About this WINE
G. D. Vajra
Based in Vergne, the highest village in the commune of Barolo, GD Vajra is a relatively young estate. It was established by Aldo Vajra in 1972, when he was just 16. His father had planted vineyards in 1947 but “said I was mad”, Aldo later recollected, when he followed his childhood dream to become a winemaker. Taking over the family estate in 1968, he pursued his passion with zeal. One of the early pioneers of organic farming, in 1971 the estate became one of the first in Piedmont to be organically certified. To safeguard their unique identity and character, a programme of massal selection was introduced of his grandfather’s vines. Estate bottling was introduced in 1978.
Until now, their wines have somewhat flown under the radar, but it’s with good reason that the estate has been described as “one of Piedmont’s best kept secrets… with sublime hand-crafted, artisan wines of the very highest level”.
In the words of Giuseppe, Aldo’s eldest son, 2018 was “a vineyard vintage not winery”: 30 days of heavy rain from May to June meant a lot of work in the vineyards and rigorous selection of fruit, even before the estate’s customary triple hand-sorting on entering the winery. Their focus on vinifying small plots individually was also important, enabling them to work precisely and showcase the best of the vintage. This has resulted in fresh, mid-weight wines with silky, approachable tannins.
Chianti Classico is a leading Tuscan DOCG zone which covers approximately 7,000 hectares between Florence and Siena. Its vineyards stretch into the Apennine foothills at altitudes of between 150m and 500m, and encompass two distinct terroirs and styles. The sandy, alluvial soils of the lower sites yield fuller, meatier wines while the limestone and galestro rocks of the higher vineyards deliver finer, more ethereal examples.
The origins of Chianti date back to the Middle Ages, although Chianti Classico was really born in 1716 when Grand Duke Cosimo III of Tuscany classified the zone, identifying the villages of Radda, Greve, Panzano, Gaiole and Castellina as the leading sites; these same villages still represent the nucleus of the Chianti Classico DOCG today. The regulations have been revised, however, to insist that the wine is made from a minimum 80 percent Sangiovese and a maximum 20 percent Canaiolo and ameliorative grapes (ie Merlot and Cabernet Sauvignon); from the 2006 vintage, no white grapes are allowed.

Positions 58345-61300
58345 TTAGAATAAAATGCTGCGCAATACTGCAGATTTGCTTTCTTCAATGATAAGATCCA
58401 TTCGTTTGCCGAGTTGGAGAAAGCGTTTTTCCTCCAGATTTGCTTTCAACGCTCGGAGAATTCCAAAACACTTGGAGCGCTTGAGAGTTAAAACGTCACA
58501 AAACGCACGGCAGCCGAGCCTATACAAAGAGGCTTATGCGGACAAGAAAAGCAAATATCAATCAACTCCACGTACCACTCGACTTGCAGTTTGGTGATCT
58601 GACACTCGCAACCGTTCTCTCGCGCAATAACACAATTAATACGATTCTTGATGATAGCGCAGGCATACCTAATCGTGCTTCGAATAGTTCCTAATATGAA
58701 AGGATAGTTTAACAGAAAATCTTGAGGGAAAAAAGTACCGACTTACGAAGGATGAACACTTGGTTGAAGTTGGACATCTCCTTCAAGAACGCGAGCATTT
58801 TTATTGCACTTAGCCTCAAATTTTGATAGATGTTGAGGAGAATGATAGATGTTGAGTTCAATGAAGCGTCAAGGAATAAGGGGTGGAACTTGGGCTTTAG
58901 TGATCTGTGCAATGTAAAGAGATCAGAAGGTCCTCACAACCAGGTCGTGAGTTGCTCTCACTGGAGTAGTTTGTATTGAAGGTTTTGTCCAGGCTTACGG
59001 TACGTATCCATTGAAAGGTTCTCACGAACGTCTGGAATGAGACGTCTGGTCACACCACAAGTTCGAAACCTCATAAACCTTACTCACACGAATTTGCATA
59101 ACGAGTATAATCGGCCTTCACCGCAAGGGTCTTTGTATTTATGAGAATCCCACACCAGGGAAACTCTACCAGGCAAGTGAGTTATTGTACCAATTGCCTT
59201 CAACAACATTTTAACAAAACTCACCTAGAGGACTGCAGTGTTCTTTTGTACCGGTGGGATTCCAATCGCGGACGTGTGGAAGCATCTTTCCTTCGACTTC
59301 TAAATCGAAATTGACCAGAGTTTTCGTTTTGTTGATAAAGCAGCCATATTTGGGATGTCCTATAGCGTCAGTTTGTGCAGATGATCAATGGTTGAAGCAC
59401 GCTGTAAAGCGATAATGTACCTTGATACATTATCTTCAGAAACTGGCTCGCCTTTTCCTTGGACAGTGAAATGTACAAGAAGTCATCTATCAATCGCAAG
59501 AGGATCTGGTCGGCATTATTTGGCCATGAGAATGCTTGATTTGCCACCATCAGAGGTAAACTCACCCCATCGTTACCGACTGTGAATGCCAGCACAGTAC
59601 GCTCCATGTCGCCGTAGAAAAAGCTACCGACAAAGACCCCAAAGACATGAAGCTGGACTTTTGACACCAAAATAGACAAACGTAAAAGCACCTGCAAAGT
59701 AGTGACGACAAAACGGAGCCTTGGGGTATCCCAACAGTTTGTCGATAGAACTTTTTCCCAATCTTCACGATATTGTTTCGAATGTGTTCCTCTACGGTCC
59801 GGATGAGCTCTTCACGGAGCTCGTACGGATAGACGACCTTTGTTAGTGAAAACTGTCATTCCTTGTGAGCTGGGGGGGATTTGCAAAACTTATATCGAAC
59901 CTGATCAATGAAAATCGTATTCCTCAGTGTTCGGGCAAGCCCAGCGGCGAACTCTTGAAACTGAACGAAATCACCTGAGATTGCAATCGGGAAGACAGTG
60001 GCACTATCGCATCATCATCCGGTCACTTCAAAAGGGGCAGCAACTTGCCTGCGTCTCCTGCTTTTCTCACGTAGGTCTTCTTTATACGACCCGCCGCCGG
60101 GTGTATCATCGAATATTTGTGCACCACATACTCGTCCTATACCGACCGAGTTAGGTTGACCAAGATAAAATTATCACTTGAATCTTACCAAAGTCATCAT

Chianti Classico cannot be released until 1st October in the year following the harvest, while Chianti Classico Riserva must undergo 24 months of ageing before release, including at least three months in bottle. At the region’s top addresses, French barriques are gradually being adopted in the place of the traditional, larger slavonian botte.
Nebbiolo is the grape behind the Barolo and Barbaresco wines and is hardly ever seen outside the confines of Piedmont. It takes its name from "nebbia" which is Italian for fog, a frequent phenomenon in the region.
A notoriously pernickety grape, it requires sheltered south-facing sites and performs best on the well-drained calcareous marls to the north and south of Alba in the DOCG zones of Barbaresco and Barolo.
Langhe Nebbiolo is effectively the ‘second wine’ of Piedmont’s great Barolo & Barbarescos. This DOC is the only way Langhe producers can declassify their Barolo or Barbaresco fruit or wines to make an early-drinking style. Unlike Nebbiolo d’Alba, Langhe Nebbiolo can be cut with 15% other red indigenous varieties, such as Barbera or Dolcetto.
Nebbiolo flowers early and ripens late, so a long hang time, producing high levels of sugar, acidity and tannins; the challenge being to harvest the fruit with these three elements ripe and in balance. The best Barolos and Barbarescos are perfumed with aromas of tar, rose, mint, chocolate, liquorice and truffles. They age brilliantly and the very best need ten years to show at their best.